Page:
Richards next album, Collection (1975) provided three singles, "Mr Hard Times" (January 1975), "Little Suzuki" (May) and a re-recorded version of "Raincoat in the River" (August). By 1977 Richards had relocated to the UK again.[28] His 1978 album, Whiskey Sundown, appeared in December and from late that year into the next year he toured Europe as the support act for Dolly Parton, including shows in London.[28][29] His next album, The Thing is ...?, appeared in January 1981 and was followed by If You Could Read My Mind in December the following year. On 17 February 1983 Digby Richards died of pancreatic cancer, aged 42.[2][30]

Personal life[edit]

In mid-October 1959 Richards was seriously injured in a car accident on the approaches to Sydney Harbour Bridge.[3][31] He was hospitalised for three weeks with a dislocated hip, and received 15 stitches to his face.[3][4] In November that year doctors were "pleased with [his] progress ... with no more than a two-inch facial scar".[9]

On 10 July 1964 Richards married telephonist Susan Margaret Clark (born c. 1943). They had started dating after his car accident.[2][32] By January 1975 the couple had two children, Tim and Jenny.[33] In April 1982 he was diagnosed with pancreatic cancer and on 17 February 1983 he died at the aged of 42.[2][30]

Discography[edit]

Albums[edit]

  • Dig Richards (Festival, 1959)
  • Bad Boy (Rex/Festival, 1960)
  • Harlequin (RCA, 1971)
  • Digby Richards (RCA, 1974)
  • Collection (RCA, 1975)
  • The Best of Digby Richards (compilation, RCA, 1977)
  • Whiskey Sundown (RCA, 1978)
  • The Thing is . . . ? (RCA, 1981)
  • If You Could Read My Mind (EMI, 1982)
  • Rock and Roll I Gave You All the Best Years of My Life (compilation, Starcall/Festival, 1984)
  • Jive After Five: The Festival File Volume Two (compilation, Festival, 1988)

Extended plays[edit]

  • Dig Richards Sings Ain't She Sweet (Rex/Festival, 1960)
  • At the Melbourne Town Hall (Rex/Festival, 1960)
  • Dig's Big 4 (Rex/Festival, 1960)
  • You Gotta Love Me (Festival, 1961)
  • Dig Richards Gets out of the Groove (Festival, August 1962)
  • Raincoat in the River (Festival, 1962)
  • The Love Express (Festival, 1963)
  • Alison–Digby (Split EP two tracks by Alison McCallum; two tracks, "A Little Piece of Peace" and "People Call Me Country", by Richards; February 1972)

Singles[edit]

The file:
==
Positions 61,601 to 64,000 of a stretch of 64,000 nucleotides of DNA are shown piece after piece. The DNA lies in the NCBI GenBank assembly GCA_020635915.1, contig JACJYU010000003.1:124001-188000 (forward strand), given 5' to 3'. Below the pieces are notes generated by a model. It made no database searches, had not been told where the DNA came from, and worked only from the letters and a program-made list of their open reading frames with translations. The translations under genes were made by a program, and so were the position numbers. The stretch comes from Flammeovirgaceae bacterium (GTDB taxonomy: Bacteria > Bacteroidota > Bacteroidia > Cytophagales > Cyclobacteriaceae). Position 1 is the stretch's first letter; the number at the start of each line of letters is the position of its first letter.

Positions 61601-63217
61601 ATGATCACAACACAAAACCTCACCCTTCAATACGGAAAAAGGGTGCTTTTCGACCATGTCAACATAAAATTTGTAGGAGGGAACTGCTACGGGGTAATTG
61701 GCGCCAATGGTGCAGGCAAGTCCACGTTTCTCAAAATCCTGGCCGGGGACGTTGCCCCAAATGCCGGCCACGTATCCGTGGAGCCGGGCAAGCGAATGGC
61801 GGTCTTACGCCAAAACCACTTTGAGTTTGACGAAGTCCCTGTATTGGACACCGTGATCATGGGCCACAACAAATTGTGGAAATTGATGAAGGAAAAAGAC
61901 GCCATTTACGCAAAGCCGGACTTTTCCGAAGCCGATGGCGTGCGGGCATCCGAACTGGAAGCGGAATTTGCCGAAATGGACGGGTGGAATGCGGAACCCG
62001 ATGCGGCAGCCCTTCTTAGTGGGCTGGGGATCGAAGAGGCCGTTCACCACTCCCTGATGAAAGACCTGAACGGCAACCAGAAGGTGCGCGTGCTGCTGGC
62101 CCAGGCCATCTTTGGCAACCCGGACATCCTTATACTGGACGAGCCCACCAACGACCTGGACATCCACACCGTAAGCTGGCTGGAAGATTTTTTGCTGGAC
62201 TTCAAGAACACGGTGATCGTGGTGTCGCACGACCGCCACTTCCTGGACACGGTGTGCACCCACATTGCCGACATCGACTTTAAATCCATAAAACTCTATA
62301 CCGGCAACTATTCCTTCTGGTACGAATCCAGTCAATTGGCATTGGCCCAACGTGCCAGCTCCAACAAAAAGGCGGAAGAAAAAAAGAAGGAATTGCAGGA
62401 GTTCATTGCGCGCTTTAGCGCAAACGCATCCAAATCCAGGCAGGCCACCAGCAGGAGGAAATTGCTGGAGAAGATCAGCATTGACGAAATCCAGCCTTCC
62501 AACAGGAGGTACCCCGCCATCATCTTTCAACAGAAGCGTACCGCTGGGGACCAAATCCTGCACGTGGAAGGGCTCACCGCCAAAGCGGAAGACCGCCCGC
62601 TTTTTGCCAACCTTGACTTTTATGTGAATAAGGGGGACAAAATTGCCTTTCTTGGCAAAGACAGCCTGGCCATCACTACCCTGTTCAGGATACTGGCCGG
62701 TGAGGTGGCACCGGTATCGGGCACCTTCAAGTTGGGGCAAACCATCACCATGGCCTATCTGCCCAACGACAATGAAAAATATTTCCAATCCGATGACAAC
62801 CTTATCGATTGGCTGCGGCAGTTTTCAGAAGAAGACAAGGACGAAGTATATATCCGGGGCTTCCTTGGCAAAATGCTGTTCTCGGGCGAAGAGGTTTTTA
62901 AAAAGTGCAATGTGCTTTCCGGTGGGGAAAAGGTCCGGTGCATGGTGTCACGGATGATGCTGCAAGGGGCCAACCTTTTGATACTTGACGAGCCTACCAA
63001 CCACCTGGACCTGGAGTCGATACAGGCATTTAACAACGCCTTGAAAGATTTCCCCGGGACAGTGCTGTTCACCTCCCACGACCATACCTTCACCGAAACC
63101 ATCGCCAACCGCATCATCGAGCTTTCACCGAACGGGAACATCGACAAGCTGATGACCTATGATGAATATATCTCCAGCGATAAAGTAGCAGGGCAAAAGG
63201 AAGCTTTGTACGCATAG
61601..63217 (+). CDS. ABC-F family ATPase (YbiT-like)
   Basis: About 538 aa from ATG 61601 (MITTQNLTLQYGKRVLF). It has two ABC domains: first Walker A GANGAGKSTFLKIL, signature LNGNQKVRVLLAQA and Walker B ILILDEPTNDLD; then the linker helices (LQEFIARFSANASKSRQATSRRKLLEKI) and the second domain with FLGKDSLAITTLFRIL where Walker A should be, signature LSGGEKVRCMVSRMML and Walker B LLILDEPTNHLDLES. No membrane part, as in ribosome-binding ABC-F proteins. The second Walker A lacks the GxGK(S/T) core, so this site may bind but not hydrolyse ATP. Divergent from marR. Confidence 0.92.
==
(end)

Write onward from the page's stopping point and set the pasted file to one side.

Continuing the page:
Year Title Peak chart positions Album
2UE
[3]
KMR
[34][35]
1959 "I Wanna Love You" (Dig Richards & the R'Jays) 8 Dig Richards
"I'm Through" (Dig Richards with The New Notes) 40
1960
[36]
"(Real Gone) Annie Laurie" (Dig Richards & the R'Jays) 35 Bad Boy
"Comin' Down with Love" (Dig Richards & the R'Jays) 48 Dig's Big 4 EP'
"(My) Little Lover" / "Quarrels (Are a Sad Sad Thing)" (Dig Richards with The Graduates / Dig Richards & the R'Jays) 23 Bad Boy
"You Gotta Love Me" 93 You Gotta Love Me EP'
1961 "Alice (In Wonderland)" 33 54[37]
"Dee Dee Darling" 'Non-album single'
1962 "Do-Re-Mi" Raincoat in the River EP'
"Raincoat in the River" 19 45[38]
1963
[39]
"The Love Express" 72 The Love Express EP'
"Comin' Down" 76 'Non-album single'
1964 "Come on and Dance with Me"
"Mary from the Dairy"
1965 "Puff (The Tragic Wagon)"
"I was Yesterday's Hero, Today I'm a Broken Hearted Clown"
1966 "Brother Bill"
1967 "The Aussie Bush Hat" 67[40]
1970 "Little Pepito"
"—" denotes releases that did not chart or were not released in that country.
Year Title Peak chart positions Album
Go-Set
[41]
KMR
[34][35]
1971 "Patricia Anthony" 'Non-album single'
"A Little Piece of Peace" 28[24] Harlequin
1972 "Just Lovin' You" 'Non-album single'
"People Call Me Country" / "The Dancer" 27[42] 24[25] Harlequin
"Ashton County Park"
1973 "Save the World" 'Non-album single'
"If I Could Write a Love Song" 55[26] Digby Richards
"New York City (Send My Baby Home)" 31[43] 35[27]
1974 "Do the Spunky Monkey" 12[44] 21[27]
"Be My Day"
"Old Mr. Hard Times" 'Non-album single'
1975
[45]
"Little Suzuki" 68 Collection
"Raincoat in the River" (Re-recorded version) 75
"You Can Lay My Mind (At Rest)" Digby Richards
1976 "Dallas" 'Non-album single'